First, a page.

oppn parties Revolt Against Capitalism Or Against The Politician-Bureaucrat-Businessman Nexus?

News Snippets

  • Centre asks states to give shelter and food to migrant workers to stop them from taking to the streets
  • RBI cuts repo rate by 75 bps, the steepest in 10 years
  • Centre writes to states regarding laxity in monitoring people who had arrived from abroad between January and March
  • Kerala reports a spurt in new cases
  • With 124 fresh cases on Friday, the number of reported cases in India stand at 854
  • Five of a family, including a 9-month-old-baby test positive for Covid-19 in Nadia district in West Bengal on Friday
  • The Pakistani army is reportedly forcibly moving all Covid-19 patients to PoK and Gilgit
  • Untimely azaans in J&K mosques spark panic gathering
  • Stocks rise - Sensex up by 1400 points and Nifty goes above the 8600 mark
  • Rahul Gandhi says the economic package is "the first step in the right direction"
  • The government announces wide-ranging measures to help the poor overcome the economic hardship caused by Covid-19
  • G20 leaders to hold a virtual meeting today to explore ways of fighting Covid-19 in a coordinated manner
  • The Delhi government orders testing of all medical staff after the positive test on a Delhi mohalla clinic doctor
  • As a fallout of a Delhi mohalla clinic doctor testing positive for Covid-19, 900 people in the chain quarantined
  • China offers help to India in the fight against Covid-19 and says India will win the battle at an early date
Death toll reaches 27 as Covid-19 cases across India reach 974 on Saturday
oppn parties
Revolt Against Capitalism Or Against The Politician-Bureaucrat-Businessman Nexus?

By Sunil Garodia
First publised on 2019-03-15 21:13:50

About the Author

Sunil Garodia Editor-in-Chief of indiacommentary.com. Current Affairs analyst and political commentator. Writes for a number of publications.
Former governor of the RBI, Raghuram Rajan, is right in saying that “capitalism is under serious threat because it’s stopped providing for the many, and when that happens, the many revolt against capitalism.” Rajan believes that governments cannot ignore social inequality when considering the economy. But Rajan perhaps forgot to mention that more than the inherent attributes or alleged failings of capitalism, at least in India it is the politician-bureaucrat-businessman nexus and widespread corruption that is ensuring that the rich get richer.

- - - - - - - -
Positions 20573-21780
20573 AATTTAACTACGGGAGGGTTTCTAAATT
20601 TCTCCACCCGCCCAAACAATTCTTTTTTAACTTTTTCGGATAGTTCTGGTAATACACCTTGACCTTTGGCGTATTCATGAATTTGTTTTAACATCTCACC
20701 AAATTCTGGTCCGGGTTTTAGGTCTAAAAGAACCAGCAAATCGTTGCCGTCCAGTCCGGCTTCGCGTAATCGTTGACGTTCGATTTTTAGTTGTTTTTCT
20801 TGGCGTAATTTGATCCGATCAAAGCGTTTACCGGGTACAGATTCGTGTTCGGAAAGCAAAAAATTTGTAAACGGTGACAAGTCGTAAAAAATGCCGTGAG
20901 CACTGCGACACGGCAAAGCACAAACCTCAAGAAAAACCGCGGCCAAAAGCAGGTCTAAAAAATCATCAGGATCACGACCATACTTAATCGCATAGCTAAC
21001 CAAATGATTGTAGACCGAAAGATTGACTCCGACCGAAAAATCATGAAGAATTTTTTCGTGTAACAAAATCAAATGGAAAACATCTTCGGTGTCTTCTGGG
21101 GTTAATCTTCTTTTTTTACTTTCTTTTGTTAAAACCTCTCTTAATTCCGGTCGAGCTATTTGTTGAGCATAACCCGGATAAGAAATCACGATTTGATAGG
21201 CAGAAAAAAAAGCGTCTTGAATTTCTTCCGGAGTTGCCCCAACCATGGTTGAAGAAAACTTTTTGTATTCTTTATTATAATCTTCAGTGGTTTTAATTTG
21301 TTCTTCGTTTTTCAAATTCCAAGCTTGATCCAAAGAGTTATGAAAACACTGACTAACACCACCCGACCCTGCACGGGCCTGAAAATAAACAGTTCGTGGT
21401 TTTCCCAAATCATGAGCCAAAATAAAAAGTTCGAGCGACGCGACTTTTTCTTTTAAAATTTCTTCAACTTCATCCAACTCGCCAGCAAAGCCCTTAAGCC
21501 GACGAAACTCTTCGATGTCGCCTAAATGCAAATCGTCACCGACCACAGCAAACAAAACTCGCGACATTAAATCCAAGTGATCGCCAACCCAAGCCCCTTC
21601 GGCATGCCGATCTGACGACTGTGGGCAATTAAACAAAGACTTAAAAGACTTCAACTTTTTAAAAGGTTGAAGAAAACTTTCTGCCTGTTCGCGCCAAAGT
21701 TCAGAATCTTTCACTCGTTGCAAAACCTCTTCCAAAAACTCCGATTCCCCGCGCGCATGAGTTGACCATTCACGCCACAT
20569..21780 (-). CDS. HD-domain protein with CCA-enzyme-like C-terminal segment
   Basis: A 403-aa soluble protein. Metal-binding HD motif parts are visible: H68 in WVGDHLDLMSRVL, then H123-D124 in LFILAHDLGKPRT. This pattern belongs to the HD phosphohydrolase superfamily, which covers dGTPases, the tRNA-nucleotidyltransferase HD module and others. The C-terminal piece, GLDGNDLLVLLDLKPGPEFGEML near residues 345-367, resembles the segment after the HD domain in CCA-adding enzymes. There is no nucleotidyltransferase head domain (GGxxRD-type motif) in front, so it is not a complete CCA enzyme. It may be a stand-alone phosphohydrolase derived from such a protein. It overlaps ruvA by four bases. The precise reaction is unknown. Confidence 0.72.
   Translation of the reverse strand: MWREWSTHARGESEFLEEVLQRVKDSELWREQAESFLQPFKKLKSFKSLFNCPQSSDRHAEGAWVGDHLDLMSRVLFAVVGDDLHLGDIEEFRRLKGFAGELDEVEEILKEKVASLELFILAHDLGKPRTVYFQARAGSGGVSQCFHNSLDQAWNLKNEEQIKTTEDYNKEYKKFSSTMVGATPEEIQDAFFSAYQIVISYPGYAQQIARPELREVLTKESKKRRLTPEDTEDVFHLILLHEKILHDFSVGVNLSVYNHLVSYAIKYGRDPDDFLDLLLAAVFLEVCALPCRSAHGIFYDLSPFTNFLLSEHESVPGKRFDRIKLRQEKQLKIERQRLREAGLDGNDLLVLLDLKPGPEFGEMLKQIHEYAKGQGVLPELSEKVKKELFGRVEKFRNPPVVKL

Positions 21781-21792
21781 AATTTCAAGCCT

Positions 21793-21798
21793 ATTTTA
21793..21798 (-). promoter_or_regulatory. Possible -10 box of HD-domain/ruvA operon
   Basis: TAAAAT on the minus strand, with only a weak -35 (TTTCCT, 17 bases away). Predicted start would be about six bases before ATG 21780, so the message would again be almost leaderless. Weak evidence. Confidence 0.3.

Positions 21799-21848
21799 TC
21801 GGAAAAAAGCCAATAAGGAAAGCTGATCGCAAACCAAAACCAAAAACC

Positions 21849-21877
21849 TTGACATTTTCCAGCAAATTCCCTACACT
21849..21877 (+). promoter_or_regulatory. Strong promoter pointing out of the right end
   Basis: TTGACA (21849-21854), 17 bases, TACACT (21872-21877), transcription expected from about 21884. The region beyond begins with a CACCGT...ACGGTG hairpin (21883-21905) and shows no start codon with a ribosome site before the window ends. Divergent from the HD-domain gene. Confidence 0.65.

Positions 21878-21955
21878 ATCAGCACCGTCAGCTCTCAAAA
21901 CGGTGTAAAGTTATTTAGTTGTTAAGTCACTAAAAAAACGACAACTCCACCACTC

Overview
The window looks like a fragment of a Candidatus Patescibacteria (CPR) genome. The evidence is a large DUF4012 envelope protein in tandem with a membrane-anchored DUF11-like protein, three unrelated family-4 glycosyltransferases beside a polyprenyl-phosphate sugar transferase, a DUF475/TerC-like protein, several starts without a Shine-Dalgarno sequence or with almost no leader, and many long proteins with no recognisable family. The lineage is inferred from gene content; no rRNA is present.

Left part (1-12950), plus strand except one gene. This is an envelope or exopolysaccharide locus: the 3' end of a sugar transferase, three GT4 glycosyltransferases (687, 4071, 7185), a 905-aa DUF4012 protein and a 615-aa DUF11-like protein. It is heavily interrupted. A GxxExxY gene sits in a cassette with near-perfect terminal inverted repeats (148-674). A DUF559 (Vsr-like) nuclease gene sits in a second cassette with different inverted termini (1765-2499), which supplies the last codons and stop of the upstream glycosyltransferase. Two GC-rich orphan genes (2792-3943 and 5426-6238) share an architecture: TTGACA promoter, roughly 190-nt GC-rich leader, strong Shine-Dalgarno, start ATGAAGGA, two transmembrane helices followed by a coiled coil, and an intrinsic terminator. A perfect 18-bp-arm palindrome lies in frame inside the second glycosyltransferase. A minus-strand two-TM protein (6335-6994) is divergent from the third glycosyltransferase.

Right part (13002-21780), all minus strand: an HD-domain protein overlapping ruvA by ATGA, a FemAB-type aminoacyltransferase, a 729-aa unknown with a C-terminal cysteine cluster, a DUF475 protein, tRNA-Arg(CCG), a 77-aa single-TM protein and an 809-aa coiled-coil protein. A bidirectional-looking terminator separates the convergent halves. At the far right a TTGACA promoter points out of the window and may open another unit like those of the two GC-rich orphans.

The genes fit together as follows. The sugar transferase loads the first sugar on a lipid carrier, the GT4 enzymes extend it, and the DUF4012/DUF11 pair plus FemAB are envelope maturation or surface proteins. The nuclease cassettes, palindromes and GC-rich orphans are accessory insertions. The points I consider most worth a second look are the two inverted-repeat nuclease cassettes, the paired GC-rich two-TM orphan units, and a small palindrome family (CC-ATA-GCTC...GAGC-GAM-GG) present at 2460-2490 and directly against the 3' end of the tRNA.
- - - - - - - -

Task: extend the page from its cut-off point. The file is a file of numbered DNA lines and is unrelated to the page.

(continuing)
If one takes India as the example, one sees that after the reforms began in 1991, the overall quality of life may have improved for many but at the same time, the inequality between the rich and the poor has increased by leaps and bounds. Also, there are communities and people who are faring worse than before. The top 10 percent in India control 74% of its wealth while the bottom 10% has only 0.2%. The rich continue to grow richer while the poor remain the same or even become worse off.

Rajan is also right in saying that in the past one could get a good job with modest education. But now even a modest job with a good education continues to elude people. The absence of opportunities means that the middle and the poor classes are becoming dissatisfied with the system and as Rajan says, might revolt against capitalism. But one feels that in India, the revolt should ideally be directed against those who (mis)govern and not against capitalism.

What is happening, especially in India, is regrettable. On paper, dismantling the licence-quota raj should have led to a burst of opportunities and unlocking of the entrepreneurial spirit. It should have led to rising aspirations. Although both things have happened, the pace of rise of the high to higher has far outpaced that of medium to high or low to medium. Hence, although India keeps adding millionaires, the number of the poor also keeps growing. Further, such is the structure of Indian polity that those who profess to serve and work for the poor extract a huge price for doing so as their tribe continues to grow rich at an amazing rate. Even local level politicians and their cronies amass amazing riches in a very short span of time.

Ideally, capitalism creates the infrastructure that leads to the creation of wealth for both the investor and the nation and creation of jobs, contracts and downstream projects that benefits people down the social ladder. Then, under corporate social responsibility (CSR), profit-making companies are expected a share a percentage of their wealth with the community by investing in non-profit welfare projects. Finally, charity conscious entrepreneurs often donate large sums for the welfare of the poor.

But since income inequality keeps growing, it is obvious what is being done is both not correct and not enough. Although it is an old saying that money begets money, the power of money makes it dangerous for it to be concentrated in a few hands. The solution is not to tax the rich at a huge rate as that would crush the entrepreneurial spirit and the incentive to invest and might lead to a flight of capital. The solution is also not in confiscating the wealth of the super rich and distributing it among the poor. The solution lies in creating a good social infrastructure to keep our human resource well-fed, healthy and educated. The solution lies in modernizing agriculture, removing middlemen and providing farmers with a supply chain solution for them to get a remunerative return on their produce. The solution lies in arresting the brain drain. The solution also lies in providing jobs and business opportunities for the middle and poor classes. Above all, the solution lies in dismantling the politician-bureaucrat-businessman nexus that allows the cornering of resources by the well-connected and gives birth to crony capitalism which is one of the biggest reasons for the existence of income inequalities.

pic credit: emoregon.org